Archive for January 26, 2021

Tuesday, January 26, 2021

Tweetbot 6 for iOS

John Voorhees (Tapbots):

Tapbots, the maker of Tweetbot, has released version 6 of the app, introducing a new subscription pricing model along with a handful of timeline and design updates.

The subscription costs $0.99 per month or $5.99 annually. Many of the features previously available as part of the paid app, including multiple account support, advanced filtering, and push notifications, are now subscription-only features. Tapbots says that subscribers will also benefit from future updates as Twitter expands its third-party APIs and ensure Tweetbot’s continued development.

$6/year seems reasonable, though it’s not clear whether the Mac version will eventually require an additional subscription. It doesn’t replace the old app, so nothing is taken away from those who have already paid for version 5.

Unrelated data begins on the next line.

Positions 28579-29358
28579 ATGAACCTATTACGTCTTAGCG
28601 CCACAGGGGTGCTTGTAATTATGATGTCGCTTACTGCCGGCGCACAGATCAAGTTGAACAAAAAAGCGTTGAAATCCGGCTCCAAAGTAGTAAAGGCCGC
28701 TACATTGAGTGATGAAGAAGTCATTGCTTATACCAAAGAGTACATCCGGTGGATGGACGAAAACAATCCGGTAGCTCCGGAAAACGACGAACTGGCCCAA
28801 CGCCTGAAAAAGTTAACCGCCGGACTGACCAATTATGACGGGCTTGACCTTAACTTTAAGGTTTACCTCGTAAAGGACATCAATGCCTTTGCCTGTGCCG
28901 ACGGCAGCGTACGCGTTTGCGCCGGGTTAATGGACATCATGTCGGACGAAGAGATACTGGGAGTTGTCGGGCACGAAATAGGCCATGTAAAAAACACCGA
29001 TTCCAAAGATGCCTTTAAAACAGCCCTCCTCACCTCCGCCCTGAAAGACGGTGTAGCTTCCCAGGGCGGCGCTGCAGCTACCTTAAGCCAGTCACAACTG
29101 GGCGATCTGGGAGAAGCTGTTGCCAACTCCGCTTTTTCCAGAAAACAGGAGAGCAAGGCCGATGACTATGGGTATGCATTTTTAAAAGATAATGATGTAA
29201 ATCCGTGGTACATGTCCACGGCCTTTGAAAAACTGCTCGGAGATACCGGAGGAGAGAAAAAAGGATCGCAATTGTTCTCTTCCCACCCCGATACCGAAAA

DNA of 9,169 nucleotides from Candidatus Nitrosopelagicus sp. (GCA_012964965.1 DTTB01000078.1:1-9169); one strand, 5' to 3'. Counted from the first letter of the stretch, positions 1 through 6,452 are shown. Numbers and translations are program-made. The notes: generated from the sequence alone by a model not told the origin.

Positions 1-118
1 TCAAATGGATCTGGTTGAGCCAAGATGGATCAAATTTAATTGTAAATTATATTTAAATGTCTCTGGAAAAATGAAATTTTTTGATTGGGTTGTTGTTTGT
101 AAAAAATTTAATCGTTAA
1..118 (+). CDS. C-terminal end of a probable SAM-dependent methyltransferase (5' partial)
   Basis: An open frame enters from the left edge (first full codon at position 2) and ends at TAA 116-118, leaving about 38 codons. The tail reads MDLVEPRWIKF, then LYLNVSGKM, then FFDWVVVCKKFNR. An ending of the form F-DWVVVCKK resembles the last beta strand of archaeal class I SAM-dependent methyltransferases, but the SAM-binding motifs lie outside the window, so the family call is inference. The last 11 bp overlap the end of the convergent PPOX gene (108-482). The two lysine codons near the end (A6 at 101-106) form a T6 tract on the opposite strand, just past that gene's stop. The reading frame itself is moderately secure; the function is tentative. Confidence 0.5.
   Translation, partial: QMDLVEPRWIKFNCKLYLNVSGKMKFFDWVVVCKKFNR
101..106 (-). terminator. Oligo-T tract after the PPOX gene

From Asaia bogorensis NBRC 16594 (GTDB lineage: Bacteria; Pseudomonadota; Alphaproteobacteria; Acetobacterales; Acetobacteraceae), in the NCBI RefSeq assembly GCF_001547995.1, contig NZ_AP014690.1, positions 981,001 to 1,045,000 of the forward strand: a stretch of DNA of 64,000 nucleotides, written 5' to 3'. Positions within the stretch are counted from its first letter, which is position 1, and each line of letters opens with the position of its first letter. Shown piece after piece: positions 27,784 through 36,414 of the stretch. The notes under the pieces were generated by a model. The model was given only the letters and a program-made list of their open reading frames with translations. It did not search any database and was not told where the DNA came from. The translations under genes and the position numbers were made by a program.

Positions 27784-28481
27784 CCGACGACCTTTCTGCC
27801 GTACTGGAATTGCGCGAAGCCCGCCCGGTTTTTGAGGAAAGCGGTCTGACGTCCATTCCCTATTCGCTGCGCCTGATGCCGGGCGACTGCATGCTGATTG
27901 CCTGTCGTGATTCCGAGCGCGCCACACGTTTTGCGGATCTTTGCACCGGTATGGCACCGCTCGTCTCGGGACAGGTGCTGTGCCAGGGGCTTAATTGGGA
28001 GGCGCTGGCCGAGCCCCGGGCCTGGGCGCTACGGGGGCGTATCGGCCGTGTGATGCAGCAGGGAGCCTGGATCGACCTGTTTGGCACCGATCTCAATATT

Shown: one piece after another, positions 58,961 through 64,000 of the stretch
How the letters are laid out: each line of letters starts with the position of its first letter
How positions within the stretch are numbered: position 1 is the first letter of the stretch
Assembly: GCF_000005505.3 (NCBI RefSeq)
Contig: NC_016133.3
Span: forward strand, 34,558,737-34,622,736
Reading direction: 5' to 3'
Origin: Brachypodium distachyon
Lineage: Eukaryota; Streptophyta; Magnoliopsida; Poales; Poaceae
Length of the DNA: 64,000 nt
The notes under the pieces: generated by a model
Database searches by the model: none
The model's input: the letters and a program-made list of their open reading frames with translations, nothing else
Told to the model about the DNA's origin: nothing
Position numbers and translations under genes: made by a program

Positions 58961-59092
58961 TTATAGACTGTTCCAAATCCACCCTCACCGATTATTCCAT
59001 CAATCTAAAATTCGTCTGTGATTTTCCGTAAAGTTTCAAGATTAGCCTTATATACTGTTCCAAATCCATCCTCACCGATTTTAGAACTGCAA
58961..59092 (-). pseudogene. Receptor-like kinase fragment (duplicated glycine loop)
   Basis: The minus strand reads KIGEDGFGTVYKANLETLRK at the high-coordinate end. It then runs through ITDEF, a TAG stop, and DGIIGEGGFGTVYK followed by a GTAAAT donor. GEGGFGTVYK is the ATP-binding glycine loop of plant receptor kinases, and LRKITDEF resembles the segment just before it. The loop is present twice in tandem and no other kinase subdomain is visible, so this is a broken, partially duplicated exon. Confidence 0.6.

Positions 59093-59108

Juli Clover:

The update adds support for Twitter’s V2 API, adding interface options for polls and cards for the first time, and it tweaks the timeline view and adds support for more tweet data. There are new “@” and “#” buttons when composing a tweet, plus there are new app icon options and more UI themes.

Paul Haddad:

Not sure if its a new App Store rule, or just whichever reviewer we got, but they requested that we remove Tweetbot 5 from sale within 30 days of Tweetbot 6 going live.

And by request I mean wouldn’t approve until we agreed.

This is weird, though. Tapbots is trying to do the right thing by letting people keep using the old app, but Apple won’t let them fix any bugs that crop up?

Damien Petrilli:

The “value” provided by Apple. The new Tweetbot doesn’t show up in the results. I scrolled multiple screens and nowhere to be found.